Follow
e f t y i
Photo by Air Force Tech. Sgt. Larry E. Reid Jr.

Surviving Harvey with the Spirit of Community Service Intact

f t e +

HOUSTON – Public service workers across south Texas worked tirelessly to keep basic operations going throughout Hurricane Harvey and in its aftermath.

AFSCME workers and retirees in and around Houston and throughout south Texas, from Beaumont to Corpus Christi, were a huge part of that effort. They continued serving their communities even though their homes and neighborhoods were devastated and their families were in need.

AFSCME represents at least 8,500 workers and retirees in south Texas, including municipal employees at HOPE (Houston Organization of Public Employees) AFSCME Local 123, Harris County Hospital employees at AFSCME Local 1550, AFSCME Texas Corrections employees, and members of Houston Retiree Chapter 1550 and Texas Retiree Chapter 12.

Physical and Emotional Toll

At Local 1550, nurses and other hospital employees provided selfless service even though they were worried about their own homes and loved ones.

“This storm has taken a physical and emotional toll as well as mentally draining our members,” said Local 1550 Executive Director Cynthia Cole. “They always go above and beyond as hospital employees, but to deal with what was happening at the hospital and constantly worrying about the health of their own families was a heavy burden to carry.”

Cole said the local has talked to more than 300 members and is reaching out to the others.

“Our immediate concern is making sure our members are safe,” she said. “Some of them have lost everything.”

After Harvey came ashore, AFSCME Texas Corrections members in Angleton, Beaumont and Huntsville evacuated about 4,500 prisoners from three prisons as the Brazos River began to rise. Now that the storm moved away, their commitment to serve remains strong – starting with the people closest to them.

Joshua Mesa, a correctional officer in the Stevenson Unit in Cuero, has been allowing his family and friends who lack power and safe drinking water to stay at his one-bedroom apartment.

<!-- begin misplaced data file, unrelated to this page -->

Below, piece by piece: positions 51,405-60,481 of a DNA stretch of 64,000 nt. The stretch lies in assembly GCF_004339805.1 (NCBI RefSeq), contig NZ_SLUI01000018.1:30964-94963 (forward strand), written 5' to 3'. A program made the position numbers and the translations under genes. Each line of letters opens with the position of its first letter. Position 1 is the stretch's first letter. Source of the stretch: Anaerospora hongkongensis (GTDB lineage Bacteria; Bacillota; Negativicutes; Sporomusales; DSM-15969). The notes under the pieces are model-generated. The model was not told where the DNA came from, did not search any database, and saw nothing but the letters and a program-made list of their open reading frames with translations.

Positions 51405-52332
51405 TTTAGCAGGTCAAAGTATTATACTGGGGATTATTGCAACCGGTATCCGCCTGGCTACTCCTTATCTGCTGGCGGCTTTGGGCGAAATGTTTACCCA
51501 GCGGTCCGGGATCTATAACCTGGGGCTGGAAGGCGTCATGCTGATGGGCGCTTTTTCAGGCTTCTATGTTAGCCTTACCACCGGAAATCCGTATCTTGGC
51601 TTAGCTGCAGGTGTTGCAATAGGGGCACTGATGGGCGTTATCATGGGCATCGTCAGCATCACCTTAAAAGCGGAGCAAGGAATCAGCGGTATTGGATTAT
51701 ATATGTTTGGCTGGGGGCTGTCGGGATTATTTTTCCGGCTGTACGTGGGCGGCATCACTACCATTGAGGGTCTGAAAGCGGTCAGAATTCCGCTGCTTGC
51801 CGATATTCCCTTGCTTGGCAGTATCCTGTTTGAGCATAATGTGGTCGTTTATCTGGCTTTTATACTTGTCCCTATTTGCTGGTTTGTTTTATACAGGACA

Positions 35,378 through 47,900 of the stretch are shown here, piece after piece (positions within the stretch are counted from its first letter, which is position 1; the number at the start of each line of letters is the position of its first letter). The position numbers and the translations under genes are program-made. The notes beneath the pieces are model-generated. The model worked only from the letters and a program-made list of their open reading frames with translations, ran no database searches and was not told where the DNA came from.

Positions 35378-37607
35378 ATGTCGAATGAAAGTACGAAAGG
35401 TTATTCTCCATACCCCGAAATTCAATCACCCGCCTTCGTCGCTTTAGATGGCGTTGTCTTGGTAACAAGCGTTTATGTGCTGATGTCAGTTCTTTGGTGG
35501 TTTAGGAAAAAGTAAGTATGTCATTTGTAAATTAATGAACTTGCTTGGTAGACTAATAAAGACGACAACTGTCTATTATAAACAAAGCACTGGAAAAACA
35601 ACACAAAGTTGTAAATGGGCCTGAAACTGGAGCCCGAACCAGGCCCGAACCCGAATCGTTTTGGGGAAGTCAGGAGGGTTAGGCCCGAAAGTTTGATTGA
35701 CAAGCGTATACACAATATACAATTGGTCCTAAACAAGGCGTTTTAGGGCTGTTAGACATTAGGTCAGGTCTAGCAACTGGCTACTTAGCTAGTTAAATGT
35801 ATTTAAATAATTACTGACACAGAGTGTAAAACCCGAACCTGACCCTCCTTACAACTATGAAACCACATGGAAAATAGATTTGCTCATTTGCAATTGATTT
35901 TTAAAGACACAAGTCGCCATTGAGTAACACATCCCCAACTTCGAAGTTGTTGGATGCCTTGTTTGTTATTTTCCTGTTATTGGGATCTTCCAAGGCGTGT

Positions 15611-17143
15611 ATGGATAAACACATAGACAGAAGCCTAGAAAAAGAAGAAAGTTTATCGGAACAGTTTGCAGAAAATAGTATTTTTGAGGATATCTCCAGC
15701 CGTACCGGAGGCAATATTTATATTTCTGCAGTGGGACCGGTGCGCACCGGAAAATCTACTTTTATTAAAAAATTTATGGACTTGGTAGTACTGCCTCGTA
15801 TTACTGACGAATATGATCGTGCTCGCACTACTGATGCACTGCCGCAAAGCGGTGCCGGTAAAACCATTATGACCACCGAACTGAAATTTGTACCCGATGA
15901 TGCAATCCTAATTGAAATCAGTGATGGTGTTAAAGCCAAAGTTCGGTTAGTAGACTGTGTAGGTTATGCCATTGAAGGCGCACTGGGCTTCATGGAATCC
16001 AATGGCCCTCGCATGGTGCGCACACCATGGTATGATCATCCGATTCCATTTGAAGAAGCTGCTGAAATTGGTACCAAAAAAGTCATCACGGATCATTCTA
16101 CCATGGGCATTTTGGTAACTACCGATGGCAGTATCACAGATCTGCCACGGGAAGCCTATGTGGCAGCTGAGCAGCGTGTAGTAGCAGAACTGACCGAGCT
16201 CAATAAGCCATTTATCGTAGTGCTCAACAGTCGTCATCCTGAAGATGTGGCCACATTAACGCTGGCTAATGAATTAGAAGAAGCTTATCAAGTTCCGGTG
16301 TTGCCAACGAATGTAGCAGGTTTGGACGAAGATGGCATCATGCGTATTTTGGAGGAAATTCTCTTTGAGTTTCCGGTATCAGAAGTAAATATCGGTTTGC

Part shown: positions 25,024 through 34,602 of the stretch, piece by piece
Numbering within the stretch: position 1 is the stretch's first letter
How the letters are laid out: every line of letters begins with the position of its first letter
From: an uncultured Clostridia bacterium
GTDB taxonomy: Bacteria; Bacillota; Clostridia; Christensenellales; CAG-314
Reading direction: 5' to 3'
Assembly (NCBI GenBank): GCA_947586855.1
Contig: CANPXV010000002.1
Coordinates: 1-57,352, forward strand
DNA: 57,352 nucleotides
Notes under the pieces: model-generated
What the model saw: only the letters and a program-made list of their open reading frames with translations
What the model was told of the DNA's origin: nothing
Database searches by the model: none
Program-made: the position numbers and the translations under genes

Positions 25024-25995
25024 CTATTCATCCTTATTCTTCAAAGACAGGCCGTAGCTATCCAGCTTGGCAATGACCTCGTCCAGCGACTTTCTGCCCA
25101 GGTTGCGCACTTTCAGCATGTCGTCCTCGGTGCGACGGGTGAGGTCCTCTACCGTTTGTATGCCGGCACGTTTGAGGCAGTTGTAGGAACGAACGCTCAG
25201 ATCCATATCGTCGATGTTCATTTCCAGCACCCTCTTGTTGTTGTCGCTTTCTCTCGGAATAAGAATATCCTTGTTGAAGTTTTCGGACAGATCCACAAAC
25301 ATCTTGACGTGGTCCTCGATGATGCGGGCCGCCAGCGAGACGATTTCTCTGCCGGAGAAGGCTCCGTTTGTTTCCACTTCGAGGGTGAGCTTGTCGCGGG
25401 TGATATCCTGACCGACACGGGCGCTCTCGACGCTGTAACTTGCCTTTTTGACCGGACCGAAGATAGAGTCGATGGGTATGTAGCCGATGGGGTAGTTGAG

“I have folks from Victoria, Texas, who don’t have power right now at their house, so I’ve been letting them stay with me. And we’ve been sending food back and forth to Victoria to some of our friends and family over there,” Mesa said. “I’ve been allowing them to come over and shower.”

Photo by J. Daniel Escareño

HOPE after Harvey

For two weeks, HOPE members have been working around the clock to save the lives and neighborhoods of their fellow Houstonians.

Greg Williams, a senior inspector, made sure that people had safe, running water as he worked 12-hour days, five days straight without a day off.

“That’s just part of the job,” said Williams. “When you fill out that application, you know that you can be used in whatever way the city needs.”

Gwen Alexander, a senior inventory management clerk, worked through the Labor Day weekend to deliver cots to the city’s workers so they could rest.

“Because our city was so impacted, it wasn’t about being exhausted,” said Alexander. “You’ve got to get out there to help. Even if it’s just being at work yourself.”

Noel Pinnock ordinarily helps run My Brother’s Keeper, a program for troubled youth run by the City of Houston. During Harvey, he was stationed at the George R. Brown Convention Center, where more than 10,000 evacuees sought shelter.

He helped coordinate the massive relief effort by local, state and federal agencies and helped Houstonians with everything from filing claims with the Federal Emergency Management Agency (FEMA) to shepherding them through the process of putting their lives back together.

“You have to treat people like humans,” Kinnock said. “You’ve got to drop what you’re doing, secure your family and get out there to serve others.”

Escaping Harvey’s Wrath

When Harvey hit, Melva White, 72, was ready.

The recording secretary and political action chairperson for Houston Retiree Chapter 1550 was prepared to hunker down with her son and sister. Luckily, she was able to safely ride it out alone. Three days later, when the rain stopped, her neighborhood was fine but White was worried about others in her chapter.

“The ones I was able to contact were OK. They either went out of town or went with their relatives and stayed at some location or stayed at home. The majority had minimal impact in terms of water,” said White, a former registered nurse.

White went to her church to volunteer to collect items for people in shelters.

“We’re continuing to do that now,” she said Thursday. “My heart goes out to those that were impacted. I just keep thinking how blessed I am.”

Members Hurt by Harvey

Not all AFSCME members were that lucky.

Take Charles Sneed. The solid waste truck driver tried to work during Harvey but was sent home to care for his 81-year old mother, who lived with him until their home flooded.

By the time Sneed was able to return, the water was knee-high. For now, Sneed is living in a hotel paid for by FEMA as he figures out what’s next for him and his mom. But his home probably can’t be salvaged.

“The house is totally damaged. It’s not safe to go back in, the odor is so bad. It’s a health hazard,” Sneed said. “It’s hard, but we’re making it.”

(Contributing: Raju Chebium)